“From the Victorian Workhouse through the 1999 Guidance, the concept of becoming a ‘public charge’ has meant dependence on public assistance for survival. Up until the promulgation of this Rule, the concept has never encompassed persons likely to make short-term use of in-kind benefits that are neither intended nor sufficient to provide basic sustenance. The Rule also, for the first time, introduces a lack of English proficiency as figuring into the equation, despite the common American experience of children learning English in the public schools and teaching their elders in our urban immigrant communities.”

She went on to say:

“In sum, DHS adopted the Rule, reversing prior, longstanding public policy, without adequately taking into account its potential adverse effects on the public fisc and the public welfare. We must conclude that the Rule’s promulgation was arbitrary and capricious as well as contrary to law….”

Injunction’s Scope Narrowed

Schroeder’s opinion affirms both District Court decisions under review, except to the extent Peterson’s preliminary injunction is national in scope. She explained:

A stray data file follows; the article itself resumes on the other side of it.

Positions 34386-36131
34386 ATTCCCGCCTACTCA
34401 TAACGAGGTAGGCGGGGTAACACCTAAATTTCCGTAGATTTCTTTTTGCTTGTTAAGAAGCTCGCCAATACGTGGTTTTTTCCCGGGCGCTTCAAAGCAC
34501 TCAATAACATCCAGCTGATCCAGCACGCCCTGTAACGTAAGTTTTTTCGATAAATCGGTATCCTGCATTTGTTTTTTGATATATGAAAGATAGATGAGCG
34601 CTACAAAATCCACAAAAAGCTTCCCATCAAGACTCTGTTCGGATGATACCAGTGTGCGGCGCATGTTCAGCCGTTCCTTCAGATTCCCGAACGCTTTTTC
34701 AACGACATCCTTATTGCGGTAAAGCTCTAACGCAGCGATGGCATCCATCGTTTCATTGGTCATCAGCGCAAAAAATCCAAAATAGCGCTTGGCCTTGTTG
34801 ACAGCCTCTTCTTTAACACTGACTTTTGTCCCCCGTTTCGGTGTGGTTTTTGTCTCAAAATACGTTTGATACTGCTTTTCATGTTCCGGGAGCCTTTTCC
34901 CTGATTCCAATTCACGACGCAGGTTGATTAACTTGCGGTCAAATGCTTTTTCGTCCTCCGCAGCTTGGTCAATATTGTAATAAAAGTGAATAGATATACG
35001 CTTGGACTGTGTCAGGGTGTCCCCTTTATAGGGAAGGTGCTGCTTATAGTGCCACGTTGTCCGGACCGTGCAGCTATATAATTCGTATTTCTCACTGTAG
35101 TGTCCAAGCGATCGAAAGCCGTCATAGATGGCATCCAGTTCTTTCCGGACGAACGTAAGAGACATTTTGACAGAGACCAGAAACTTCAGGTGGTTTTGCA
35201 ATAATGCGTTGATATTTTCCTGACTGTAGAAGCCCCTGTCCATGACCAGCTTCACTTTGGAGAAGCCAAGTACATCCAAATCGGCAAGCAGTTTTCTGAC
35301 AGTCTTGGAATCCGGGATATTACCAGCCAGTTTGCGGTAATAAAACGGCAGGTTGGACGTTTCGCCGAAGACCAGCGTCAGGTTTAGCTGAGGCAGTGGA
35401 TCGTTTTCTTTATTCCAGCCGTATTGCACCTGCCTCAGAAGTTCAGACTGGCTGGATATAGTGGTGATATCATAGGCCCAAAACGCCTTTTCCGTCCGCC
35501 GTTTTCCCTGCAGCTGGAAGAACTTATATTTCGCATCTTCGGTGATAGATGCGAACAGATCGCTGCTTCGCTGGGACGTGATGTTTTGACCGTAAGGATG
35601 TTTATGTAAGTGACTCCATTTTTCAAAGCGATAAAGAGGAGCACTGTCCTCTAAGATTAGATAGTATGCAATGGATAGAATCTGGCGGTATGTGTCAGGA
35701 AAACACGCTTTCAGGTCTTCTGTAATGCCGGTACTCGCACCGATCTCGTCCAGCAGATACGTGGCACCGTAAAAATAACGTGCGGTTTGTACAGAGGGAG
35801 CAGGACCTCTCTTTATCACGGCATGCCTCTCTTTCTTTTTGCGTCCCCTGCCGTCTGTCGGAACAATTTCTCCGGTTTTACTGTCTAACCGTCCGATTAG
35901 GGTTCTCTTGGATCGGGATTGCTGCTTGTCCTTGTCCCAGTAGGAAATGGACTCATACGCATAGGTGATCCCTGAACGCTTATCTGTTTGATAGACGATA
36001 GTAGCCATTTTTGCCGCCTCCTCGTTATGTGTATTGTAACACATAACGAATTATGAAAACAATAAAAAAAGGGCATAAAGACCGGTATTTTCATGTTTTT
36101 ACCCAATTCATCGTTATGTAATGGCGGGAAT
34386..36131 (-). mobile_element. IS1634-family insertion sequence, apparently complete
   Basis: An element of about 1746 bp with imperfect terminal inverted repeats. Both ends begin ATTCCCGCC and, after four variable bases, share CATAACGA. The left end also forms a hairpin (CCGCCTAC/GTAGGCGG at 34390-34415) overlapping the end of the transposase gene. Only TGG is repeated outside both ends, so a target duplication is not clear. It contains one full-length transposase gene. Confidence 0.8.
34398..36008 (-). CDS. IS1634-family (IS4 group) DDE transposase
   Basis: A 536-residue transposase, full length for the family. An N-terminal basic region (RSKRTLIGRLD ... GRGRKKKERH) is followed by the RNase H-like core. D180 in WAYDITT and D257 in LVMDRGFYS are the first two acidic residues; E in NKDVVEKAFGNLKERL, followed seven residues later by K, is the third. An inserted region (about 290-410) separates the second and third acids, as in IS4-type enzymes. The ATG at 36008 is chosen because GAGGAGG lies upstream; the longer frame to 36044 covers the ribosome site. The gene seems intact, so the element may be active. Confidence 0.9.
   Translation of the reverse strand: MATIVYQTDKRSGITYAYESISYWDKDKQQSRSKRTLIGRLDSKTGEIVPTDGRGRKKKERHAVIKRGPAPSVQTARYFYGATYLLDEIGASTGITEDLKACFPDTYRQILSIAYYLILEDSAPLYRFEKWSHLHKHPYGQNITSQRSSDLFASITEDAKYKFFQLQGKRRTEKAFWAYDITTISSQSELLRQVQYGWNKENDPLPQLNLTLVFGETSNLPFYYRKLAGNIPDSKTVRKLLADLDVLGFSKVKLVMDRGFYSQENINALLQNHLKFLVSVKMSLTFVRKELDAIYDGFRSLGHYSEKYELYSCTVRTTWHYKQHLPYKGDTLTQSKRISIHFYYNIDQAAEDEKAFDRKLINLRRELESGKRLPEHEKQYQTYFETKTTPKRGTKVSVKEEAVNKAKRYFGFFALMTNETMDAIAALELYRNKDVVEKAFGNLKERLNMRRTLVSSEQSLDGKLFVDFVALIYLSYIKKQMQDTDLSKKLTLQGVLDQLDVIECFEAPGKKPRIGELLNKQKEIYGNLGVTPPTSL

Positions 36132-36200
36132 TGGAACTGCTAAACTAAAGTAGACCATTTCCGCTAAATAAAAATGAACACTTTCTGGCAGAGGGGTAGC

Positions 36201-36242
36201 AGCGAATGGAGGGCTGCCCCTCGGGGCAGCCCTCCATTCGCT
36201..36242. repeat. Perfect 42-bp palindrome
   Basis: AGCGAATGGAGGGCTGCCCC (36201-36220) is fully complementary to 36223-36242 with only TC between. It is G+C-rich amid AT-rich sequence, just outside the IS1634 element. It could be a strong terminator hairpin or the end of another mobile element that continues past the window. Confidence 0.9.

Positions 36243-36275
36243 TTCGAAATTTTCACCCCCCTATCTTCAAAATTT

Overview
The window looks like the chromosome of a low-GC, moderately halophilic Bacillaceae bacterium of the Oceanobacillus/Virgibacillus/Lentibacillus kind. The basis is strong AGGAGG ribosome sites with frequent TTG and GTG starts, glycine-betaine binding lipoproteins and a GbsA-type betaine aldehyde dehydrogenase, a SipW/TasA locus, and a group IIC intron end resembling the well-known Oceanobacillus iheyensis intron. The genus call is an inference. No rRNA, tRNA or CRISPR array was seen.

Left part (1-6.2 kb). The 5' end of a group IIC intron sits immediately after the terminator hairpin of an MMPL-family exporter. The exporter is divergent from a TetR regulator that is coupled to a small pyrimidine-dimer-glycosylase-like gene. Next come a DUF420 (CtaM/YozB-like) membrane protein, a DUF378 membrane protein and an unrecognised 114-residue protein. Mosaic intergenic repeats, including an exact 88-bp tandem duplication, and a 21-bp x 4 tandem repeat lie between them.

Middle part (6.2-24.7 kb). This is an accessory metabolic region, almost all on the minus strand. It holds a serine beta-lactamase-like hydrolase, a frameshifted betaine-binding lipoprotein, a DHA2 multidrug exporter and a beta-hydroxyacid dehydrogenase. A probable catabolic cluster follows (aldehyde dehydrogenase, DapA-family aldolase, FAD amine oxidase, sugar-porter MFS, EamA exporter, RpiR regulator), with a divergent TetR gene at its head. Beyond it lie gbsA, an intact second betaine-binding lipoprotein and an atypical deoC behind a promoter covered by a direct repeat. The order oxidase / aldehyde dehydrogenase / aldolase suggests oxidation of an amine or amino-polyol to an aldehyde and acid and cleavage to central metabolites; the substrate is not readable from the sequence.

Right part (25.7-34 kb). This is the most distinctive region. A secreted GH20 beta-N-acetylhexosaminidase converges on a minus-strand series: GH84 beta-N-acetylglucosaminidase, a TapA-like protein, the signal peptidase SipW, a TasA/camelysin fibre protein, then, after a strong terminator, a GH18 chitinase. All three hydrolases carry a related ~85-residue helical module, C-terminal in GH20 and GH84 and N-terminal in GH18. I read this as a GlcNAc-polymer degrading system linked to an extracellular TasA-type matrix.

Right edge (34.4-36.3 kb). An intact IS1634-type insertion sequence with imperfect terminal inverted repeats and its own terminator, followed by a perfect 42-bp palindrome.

“Whatever the merits of nationwide injunctions in other contexts, we conclude a nationwide injunction is not appropriate in this case. This is because the impact of the Rule would fall upon all districts at the same time, and the same issues regarding its validity have been and are being litigated in multiple federal district and circuit courts.”

Schroeder is an appointee of President Jimmy Carter and Fletcher was placed on the Ninth Circuit by President Bill Clinton.

Van Dyke, an appointee of President Donald Trump, said in a one-sentence dissent:

“For the reasons ably articulated by our court in a December 2019 published opinion, by the Fourth Circuit in an August 2020 opinion, and by a dissenting Seventh Circuit judge in a June 2020 opinion (particularly notable for its erudition)—and implied by the Supreme Court’s multiple stays this year of injunctions virtually identical to those the majority today affirms—I must respectfully dissent.”

In its 2019 opinion, the Ninth Circuit stayed the effect of the two orders for issuance of preliminary injunctions which it yesterday affirmed.